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In December of 2014, the Foundation’s Community Development Committee and Youth Violence Prevention Committee updated their respective grantmaking guidelines. The new guidelines are in effect for inquiries, proposals, and grants starting in January of 2015. The changes reflect the Trustees’ evolving interests and thoughts about how this small family foundation can best make a difference with limited funds.
The Community Development Committee clarified its previous priorities and defined focus neighborhoods in Boston and Pittsburgh.
The Youth Violence Prevention Committee made larger changes to ensure its grantmaking aligns with recent research into effective practices. It also expanded to four from two priority geographies.
If you have any questions, don’t hesitate to contact the Foundation’s staff at 412.281.8734 or email@example.com.
The Foundation’s Youth Violence Prevention Initiative supports programs that reduce youth violence and the risk factors that contribute to it. One of the longest-running and highest-ranked solutions in North America is the Stop Now and Plan (SNAP®) Program.
Developed in the late 70s by the Child Development Institute, the program teaches children ages 6-11 how to use coping skills to avoid trouble and control their behavior. SNAP® helps both children and parents (or guardians) effectively deal with anger by teaching them how to respond in a way that makes their problems seem smaller, not bigger.
SNAP® has proven to be effective with children who exhibit anti-social behaviors such as aggression, defiance, lying, and bullying. Through the program, children and parents build the skills necessary to strengthen family bonds and positively impact behavior in their home, school, and community. With practice, children and parents are able to stop, calm down and generate positive solutions at the “snap of their fingers.”
Boys’ and girls’ therapeutic groups meet weekly, where structured and interactive activities such as role play and games teach them behavioral strategies to use in their daily lives and address topics such as stealing and bullying. Parents’ groups meet concurrently, and family counseling, mentoring, and school advocacy are additional program benefits.
Since 2007, the Roy A. Hunt Foundation has granted $105,000 to implement SNAP® in the Pittsburgh area, providing $75,000 to Auberle and $30,000 to Holy Family Institute. Grants to both organizations have included support for the implementation of SNAP® Girls Connection, which focuses specifically on challenges that young girls face. The Child Development Institute has certified staff members from both organizations to deliver the program and provides ongoing monitoring to ensure the programs are high quality.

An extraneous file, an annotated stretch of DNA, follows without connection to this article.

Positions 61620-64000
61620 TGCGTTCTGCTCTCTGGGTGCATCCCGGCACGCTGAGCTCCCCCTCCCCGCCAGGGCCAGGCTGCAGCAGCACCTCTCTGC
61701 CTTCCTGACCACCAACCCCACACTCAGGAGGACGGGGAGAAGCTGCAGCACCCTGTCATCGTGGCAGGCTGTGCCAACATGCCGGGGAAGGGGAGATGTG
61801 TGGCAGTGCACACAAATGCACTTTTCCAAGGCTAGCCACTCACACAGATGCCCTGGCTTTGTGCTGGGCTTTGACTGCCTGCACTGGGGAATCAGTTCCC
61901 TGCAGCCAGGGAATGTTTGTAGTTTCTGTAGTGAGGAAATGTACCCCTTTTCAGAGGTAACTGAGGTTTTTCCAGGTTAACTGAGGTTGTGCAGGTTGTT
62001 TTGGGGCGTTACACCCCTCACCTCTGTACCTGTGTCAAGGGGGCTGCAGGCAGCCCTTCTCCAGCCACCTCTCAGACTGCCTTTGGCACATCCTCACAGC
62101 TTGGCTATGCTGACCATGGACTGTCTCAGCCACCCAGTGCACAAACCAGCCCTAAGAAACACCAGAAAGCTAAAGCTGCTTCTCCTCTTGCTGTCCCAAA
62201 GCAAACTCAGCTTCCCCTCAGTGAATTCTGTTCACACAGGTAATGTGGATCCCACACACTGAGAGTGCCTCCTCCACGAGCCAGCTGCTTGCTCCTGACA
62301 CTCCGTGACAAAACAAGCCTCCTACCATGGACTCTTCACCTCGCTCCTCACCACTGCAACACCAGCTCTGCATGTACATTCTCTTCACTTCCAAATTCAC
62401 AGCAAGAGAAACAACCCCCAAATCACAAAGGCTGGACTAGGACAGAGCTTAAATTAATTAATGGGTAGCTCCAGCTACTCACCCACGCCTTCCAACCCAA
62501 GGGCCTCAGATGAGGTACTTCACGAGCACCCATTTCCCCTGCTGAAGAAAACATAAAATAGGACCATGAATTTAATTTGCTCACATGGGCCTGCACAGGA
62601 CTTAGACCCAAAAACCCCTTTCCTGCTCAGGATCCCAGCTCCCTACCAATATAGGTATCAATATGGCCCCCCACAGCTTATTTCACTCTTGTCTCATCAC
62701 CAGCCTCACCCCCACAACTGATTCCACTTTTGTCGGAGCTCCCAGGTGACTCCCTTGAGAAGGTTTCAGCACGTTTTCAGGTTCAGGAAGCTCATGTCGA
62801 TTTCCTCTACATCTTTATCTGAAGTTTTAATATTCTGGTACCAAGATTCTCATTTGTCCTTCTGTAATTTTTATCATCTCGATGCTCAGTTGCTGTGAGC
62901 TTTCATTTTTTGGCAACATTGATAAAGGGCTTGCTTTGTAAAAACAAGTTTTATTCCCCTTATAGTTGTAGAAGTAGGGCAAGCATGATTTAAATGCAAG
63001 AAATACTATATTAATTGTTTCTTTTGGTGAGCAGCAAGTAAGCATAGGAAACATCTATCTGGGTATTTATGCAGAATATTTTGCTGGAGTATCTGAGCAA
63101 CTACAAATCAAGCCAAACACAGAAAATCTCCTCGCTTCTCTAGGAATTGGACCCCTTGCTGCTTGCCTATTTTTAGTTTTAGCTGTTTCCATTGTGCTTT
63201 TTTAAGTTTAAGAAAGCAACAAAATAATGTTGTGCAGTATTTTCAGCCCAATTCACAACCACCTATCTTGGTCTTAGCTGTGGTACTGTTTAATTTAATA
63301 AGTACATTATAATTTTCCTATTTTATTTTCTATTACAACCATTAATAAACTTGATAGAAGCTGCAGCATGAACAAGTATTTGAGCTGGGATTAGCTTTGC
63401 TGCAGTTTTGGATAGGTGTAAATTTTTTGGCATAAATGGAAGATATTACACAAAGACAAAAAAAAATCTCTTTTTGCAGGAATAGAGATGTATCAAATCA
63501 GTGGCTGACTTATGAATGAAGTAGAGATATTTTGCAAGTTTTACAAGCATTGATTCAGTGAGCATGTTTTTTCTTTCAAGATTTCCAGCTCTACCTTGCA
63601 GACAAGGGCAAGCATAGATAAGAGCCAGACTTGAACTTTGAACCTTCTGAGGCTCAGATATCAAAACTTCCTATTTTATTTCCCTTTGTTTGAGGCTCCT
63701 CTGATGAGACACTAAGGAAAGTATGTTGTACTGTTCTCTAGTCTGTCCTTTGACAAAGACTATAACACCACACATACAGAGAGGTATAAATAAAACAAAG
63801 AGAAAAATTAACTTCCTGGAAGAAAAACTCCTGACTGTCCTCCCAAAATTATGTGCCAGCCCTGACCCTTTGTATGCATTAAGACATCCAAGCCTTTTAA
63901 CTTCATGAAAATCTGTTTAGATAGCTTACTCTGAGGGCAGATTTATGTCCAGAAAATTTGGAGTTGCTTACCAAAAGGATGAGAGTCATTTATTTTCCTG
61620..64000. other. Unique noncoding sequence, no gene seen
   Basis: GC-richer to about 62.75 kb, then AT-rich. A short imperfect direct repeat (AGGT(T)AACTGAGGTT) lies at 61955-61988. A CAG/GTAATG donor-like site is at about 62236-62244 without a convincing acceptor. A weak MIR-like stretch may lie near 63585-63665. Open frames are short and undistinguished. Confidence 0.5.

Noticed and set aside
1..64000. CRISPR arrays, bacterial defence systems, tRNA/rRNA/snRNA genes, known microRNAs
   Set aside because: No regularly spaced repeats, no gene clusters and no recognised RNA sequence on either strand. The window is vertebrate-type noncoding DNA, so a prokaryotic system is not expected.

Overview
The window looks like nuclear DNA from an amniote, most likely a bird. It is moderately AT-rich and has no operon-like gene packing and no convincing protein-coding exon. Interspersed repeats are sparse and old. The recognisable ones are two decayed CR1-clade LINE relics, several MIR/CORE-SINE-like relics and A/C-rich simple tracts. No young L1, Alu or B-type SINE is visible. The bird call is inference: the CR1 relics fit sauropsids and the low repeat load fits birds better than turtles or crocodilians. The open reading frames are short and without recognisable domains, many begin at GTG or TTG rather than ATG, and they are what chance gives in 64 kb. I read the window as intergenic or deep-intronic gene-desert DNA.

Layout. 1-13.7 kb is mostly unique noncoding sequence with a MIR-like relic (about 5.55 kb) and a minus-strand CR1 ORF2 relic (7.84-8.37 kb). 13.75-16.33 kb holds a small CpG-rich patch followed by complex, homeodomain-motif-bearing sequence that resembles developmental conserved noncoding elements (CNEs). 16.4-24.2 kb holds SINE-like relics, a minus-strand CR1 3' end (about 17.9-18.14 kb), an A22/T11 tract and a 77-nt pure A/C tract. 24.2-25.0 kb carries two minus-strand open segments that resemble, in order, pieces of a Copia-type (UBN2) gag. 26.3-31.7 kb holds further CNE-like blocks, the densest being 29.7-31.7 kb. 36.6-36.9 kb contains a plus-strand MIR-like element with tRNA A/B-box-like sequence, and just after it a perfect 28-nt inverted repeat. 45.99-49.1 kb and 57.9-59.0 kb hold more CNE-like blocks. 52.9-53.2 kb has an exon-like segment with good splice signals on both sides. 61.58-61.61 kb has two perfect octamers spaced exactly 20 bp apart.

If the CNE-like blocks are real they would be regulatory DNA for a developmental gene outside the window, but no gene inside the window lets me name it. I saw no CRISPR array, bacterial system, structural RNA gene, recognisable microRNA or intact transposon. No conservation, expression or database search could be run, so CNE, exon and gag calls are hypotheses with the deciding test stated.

Results at Auberle and Holy Family are promising. Outcomes from both SNAP® programs show significant decreases (ranging from 75-87% as shown by the Child Behavior Checklist) in the following areas:
Since 1988, Roca has served young people in the greater Boston area who are street- court- or gang-involved, drop-outs, young parents, or refugees and immigrants.
Through transformational relationships (intensive relationship building), Roca helps young people re-engage in society, moving them into educational, employment, and life skills programming.
Youth participate in its nationally-recognized intervention model for two years and Roca follows up with them for at least two more years.
The Foundation has made 9 grants totaling $248,500 to Roca since 2000. The most recent was a $50,000 commitment to expand its programs to Springfield, MA, a city with poverty, unemployment, gang-related violence, gun violence, and juvenile incarceration rates above state averages. In Springfield, Roca expects to serve up to 100 young men with the following results: 80% will graduate high school or show other educational gains, 80% will retain employment for up to six months, and 80% will demonstrate decreased criminal or delinquent behavior.
The Boston Foundation established StreetSafe Boston as a violence prevention and intervention program aimed at dramatically reducing gun violence in the City.
The program works directly with the worst offenders in the poorest, most violence afflicted areas of Boston (South End/Lower Roxbury; Dudley Square, Roxbury; Grove Hall, Roxbury; Bowdoin Street/Geneva Avenue area of Dorchester; and the Morton/Norfolk Street areas of Dorchester and Mattapan).
Through street-level violence interruption, conflict mediation by highly trained streetworkers, and the provision of neighborhood-based services, StreetSafe Boston is guiding young people away from violence and towards more positive alternatives.
With the support of $25,000 from the Foundation’s Youth Violence Prevention Initiative, StreetSafe Boston has already yielded positive results, with a 15% decrease in shootings amongst StreetSafe Boston’s target gangs during our first year of implementation.